Ending A decade-old wait for the goods and services tax (GST) reform, Parliament Wednesday gave its approval to a Constitutional amendment on introducing a single indirect tax regime across the country.
The boldest tax reform since the opening up of the economy 25 years ago was made possible by a rare political consensus that saw every party, barring the AIADMK, lending its support to the Constitution (122nd Amendment) Bill, 2014 in Rajya Sabha.
All 203 members present in the House voted in favour of the legislation which, being a Constitutional amendment, required the support of at least two-third of members present and voting with the condition that the total support must not be lower than a simple majority in the 244-member House.
Prime Minister Narendra Modi hailed the passage of the GST Bill. “This reform will promote Make in India, help exports and thus boost employment while providing enhanced revenue. I would like to add that GST will also be the best example of cooperative federalism.
Together we will take India to new heights of progress… We continue to work with all parties and states to introduce a system that benefits all Indians and promotes a vibrant and unified national market,” he said in a message posted on Twitter.
Earlier, moving the Bill in the Upper House, Finance Minister Arun Jaitley said “GST is one of the most significant tax reforms in the history of India” and the Bill had been brought to the House after a “broad consensus” with parties.
Lok Sabha had already passed the Bill which seeks to replace multiple taxes levied by the Centre and states such as excise, value added tax, octroi and sales tax with one uniform tax that will be shared by both states and the Centre. But now that Rajya Sabha has made a few amendments, Lok Sabha will have to pass it again.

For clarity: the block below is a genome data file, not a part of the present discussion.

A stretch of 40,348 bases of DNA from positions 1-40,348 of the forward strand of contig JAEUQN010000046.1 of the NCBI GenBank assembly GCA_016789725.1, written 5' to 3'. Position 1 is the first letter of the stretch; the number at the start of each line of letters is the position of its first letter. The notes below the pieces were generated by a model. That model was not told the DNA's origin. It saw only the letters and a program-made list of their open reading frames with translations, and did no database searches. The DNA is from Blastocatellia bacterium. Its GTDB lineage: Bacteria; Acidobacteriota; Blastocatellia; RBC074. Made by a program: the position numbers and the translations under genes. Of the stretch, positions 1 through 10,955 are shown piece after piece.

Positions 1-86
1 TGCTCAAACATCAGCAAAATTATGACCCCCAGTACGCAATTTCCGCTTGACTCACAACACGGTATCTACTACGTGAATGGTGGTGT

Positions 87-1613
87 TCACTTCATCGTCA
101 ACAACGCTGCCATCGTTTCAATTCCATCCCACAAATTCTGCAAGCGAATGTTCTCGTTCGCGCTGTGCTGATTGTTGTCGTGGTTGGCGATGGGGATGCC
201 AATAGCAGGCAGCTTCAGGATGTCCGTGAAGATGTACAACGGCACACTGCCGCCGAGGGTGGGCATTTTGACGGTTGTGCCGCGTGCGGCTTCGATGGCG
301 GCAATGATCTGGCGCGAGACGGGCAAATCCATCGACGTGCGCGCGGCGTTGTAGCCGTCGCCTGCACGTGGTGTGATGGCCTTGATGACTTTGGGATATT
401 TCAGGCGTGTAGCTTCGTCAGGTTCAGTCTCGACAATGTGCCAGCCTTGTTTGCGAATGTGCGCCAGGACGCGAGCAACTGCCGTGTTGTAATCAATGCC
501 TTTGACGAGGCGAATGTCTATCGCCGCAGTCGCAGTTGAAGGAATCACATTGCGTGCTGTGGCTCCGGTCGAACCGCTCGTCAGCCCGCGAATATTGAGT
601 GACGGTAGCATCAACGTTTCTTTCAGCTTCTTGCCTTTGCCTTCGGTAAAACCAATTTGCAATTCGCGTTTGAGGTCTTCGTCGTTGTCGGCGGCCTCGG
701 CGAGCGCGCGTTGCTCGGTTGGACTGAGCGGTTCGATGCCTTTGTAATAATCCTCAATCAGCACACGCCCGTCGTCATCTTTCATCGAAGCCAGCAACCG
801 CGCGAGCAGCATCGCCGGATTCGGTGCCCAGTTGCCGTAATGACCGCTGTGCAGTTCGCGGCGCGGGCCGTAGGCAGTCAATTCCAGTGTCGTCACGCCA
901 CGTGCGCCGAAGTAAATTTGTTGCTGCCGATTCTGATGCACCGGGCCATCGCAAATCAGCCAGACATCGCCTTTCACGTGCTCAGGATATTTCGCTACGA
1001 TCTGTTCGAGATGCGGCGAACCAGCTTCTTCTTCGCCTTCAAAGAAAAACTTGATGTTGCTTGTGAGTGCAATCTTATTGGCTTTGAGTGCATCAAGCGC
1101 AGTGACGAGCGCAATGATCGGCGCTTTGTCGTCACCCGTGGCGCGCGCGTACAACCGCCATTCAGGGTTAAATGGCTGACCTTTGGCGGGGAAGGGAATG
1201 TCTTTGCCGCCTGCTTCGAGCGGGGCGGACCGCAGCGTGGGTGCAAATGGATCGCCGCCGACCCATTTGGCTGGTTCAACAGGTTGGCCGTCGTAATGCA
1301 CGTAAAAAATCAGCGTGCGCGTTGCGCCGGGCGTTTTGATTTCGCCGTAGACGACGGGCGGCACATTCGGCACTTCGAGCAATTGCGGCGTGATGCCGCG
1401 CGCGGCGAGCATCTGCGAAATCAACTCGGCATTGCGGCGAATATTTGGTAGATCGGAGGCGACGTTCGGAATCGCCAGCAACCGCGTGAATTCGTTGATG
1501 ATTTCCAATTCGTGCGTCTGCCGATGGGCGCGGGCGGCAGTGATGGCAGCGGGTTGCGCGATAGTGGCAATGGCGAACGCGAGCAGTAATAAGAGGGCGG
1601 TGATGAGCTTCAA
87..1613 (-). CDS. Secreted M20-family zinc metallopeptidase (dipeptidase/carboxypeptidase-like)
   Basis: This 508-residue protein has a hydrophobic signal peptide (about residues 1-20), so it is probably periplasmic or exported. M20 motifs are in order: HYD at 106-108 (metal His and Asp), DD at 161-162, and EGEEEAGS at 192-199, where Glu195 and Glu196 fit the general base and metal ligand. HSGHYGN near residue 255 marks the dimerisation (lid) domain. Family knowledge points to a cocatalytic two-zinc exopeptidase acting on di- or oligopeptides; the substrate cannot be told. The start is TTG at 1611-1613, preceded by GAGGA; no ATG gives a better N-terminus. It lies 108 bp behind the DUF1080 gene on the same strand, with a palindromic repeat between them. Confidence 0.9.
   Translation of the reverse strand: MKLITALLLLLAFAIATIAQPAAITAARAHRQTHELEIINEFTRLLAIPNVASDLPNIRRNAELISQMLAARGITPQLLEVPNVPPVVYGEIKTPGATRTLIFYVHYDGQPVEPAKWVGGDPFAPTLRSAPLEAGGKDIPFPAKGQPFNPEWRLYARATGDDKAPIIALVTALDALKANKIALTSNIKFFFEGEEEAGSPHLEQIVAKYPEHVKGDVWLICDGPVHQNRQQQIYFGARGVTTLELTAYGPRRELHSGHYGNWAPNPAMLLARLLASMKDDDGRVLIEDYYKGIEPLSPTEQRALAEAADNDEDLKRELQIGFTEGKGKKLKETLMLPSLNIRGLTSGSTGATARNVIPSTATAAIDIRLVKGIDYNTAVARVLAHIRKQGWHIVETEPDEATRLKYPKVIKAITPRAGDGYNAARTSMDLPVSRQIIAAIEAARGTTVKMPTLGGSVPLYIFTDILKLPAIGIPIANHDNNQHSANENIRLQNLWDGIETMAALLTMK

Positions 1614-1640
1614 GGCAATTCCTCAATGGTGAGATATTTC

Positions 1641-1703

“The merits of the system itself are that it will convert India into one uniform economic market with a uniform tax rate, bring about seamless transfer of goods and services across the country, enable us to check evasion and, therefore, enlarge revenue, as far as the Centre and the states are concerned,” Jaitley said, adding “many economists and analysts believe this will also give a boost as far as growth rates in the country are concerned”.
The Bill got wholehearted support of the main Opposition Congress which, otherwise, has been engaged in a bitter confrontation with the government inside and outside Parliament on a range of issues.
The Congress led-UPA government of Manmohan Singh first proposed the GST in the 2006 Budget and had brought it as a Bill in 2011, which could not be passed. The breakthrough came in a series of backroom political meetings in which the government agreed to address some of the key concerns.
To bring the Congress on board, the government last week cleared changes in the Bill including doing away with the additional 1 per cent tax by producing states and compensating all states for any revenue loss in the first five years post the GST rollout. The government did not, however, accede to the main Congress demand of specifying the GST rate in the Constitution itself.
Congress leader P Chidambaram, who as Finance Minister had proposed the GST in 2006, said his party was never opposed to the “idea of GST”.
“In fact, the country is ready to embrace the idea of GST. We had opposed it (in recent past) because we thought it was possible to have a more perfect Bill (than the one without the agreed amendments)… But there can never be a perfect Bill,” he said.
Chidambaram said his party still had a few issues with the structure being proposed by the government, especially with the fact that the standard rate of GST had not been specified. He said a report by the Chief Economic Advisor had suggested a standard rate in the region of 18 per cent, and the Congress party fully agreed with that.